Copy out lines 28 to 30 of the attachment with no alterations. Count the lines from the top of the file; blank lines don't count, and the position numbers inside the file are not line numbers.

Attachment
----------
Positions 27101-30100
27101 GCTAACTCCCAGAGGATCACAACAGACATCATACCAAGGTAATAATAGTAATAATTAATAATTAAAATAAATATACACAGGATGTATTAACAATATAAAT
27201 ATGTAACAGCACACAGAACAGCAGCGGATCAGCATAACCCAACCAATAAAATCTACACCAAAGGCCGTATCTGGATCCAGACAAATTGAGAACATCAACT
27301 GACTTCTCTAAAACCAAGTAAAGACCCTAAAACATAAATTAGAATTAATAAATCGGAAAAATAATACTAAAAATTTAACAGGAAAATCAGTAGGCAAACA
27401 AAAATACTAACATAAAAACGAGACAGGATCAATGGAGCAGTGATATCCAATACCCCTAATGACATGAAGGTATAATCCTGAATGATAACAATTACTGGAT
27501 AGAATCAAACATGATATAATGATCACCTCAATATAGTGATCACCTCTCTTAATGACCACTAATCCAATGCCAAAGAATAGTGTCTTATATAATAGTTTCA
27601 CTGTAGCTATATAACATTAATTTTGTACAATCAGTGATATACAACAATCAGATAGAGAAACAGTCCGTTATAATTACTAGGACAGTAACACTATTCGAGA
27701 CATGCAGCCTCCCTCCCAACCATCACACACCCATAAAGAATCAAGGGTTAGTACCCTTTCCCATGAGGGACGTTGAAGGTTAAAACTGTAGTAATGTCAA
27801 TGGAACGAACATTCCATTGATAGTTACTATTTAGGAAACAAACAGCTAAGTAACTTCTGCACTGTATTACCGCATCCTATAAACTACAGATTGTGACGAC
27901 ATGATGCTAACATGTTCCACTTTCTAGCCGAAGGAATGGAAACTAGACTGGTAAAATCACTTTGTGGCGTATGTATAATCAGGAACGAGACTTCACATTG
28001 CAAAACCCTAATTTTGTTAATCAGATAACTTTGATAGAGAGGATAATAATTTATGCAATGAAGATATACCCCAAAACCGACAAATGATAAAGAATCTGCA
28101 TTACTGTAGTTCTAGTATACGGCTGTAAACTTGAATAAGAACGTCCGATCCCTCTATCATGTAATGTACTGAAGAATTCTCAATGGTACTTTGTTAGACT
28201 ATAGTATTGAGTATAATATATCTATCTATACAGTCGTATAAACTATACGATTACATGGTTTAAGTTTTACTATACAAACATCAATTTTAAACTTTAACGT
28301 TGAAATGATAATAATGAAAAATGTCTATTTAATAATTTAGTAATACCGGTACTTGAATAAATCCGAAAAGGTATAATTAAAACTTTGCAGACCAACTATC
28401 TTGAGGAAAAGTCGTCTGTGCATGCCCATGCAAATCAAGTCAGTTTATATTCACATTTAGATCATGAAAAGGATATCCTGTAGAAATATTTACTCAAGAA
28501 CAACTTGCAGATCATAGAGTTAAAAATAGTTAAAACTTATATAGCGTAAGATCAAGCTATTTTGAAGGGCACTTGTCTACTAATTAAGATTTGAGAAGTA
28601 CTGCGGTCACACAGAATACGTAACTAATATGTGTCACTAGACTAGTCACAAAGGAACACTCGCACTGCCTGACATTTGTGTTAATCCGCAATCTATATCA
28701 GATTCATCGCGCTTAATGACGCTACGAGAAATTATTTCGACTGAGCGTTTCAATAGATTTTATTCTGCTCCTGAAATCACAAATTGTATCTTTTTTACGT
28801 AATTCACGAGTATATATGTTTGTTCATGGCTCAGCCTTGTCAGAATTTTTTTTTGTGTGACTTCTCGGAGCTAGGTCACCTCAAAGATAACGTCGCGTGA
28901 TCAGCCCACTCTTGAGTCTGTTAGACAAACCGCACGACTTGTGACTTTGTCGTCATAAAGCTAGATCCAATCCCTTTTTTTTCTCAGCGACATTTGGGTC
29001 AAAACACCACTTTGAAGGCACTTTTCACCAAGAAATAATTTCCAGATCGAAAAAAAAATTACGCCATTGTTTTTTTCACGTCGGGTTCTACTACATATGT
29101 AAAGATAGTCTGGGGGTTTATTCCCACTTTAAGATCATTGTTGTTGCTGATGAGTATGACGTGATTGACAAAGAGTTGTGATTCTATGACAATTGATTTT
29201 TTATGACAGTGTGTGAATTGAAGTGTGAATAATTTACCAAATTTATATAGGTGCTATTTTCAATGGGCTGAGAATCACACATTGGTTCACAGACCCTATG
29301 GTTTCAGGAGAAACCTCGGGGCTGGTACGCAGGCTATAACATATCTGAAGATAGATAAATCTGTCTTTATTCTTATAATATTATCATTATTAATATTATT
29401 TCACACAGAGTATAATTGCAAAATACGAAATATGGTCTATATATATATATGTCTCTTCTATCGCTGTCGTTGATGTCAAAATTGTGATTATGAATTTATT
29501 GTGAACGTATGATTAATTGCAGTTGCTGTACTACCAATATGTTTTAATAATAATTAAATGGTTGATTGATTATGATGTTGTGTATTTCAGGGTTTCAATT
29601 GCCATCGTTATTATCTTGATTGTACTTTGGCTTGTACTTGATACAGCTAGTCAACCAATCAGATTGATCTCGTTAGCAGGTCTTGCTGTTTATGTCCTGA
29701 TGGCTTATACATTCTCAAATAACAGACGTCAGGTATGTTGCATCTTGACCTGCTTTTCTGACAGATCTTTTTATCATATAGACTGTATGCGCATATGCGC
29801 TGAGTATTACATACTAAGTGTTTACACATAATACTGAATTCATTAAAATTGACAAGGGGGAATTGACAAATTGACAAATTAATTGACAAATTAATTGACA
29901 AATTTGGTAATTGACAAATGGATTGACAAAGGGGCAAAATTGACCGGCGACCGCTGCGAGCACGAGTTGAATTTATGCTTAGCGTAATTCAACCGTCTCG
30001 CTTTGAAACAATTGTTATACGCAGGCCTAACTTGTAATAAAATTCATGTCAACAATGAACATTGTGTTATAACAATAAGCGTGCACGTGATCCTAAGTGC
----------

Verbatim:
29701 TGGCTTATACATTCTCAAATAACAGACGTCAGGTATGTTGCATCTTGACCTGCTTTTCTGACAGATCTTTTTATCATATAGACTGTATGCGCATATGCGC
29801 TGAGTATTACATACTAAGTGTTTACACATAATACTGAATTCATTAAAATTGACAAGGGGGAATTGACAAATTGACAAATTAATTGACAAATTAATTGACA
29901 AATTTGGTAATTGACAAATGGATTGACAAAGGGGCAAAATTGACCGGCGACCGCTGCGAGCACGAGTTGAATTTATGCTTAGCGTAATTCAACCGTCTCG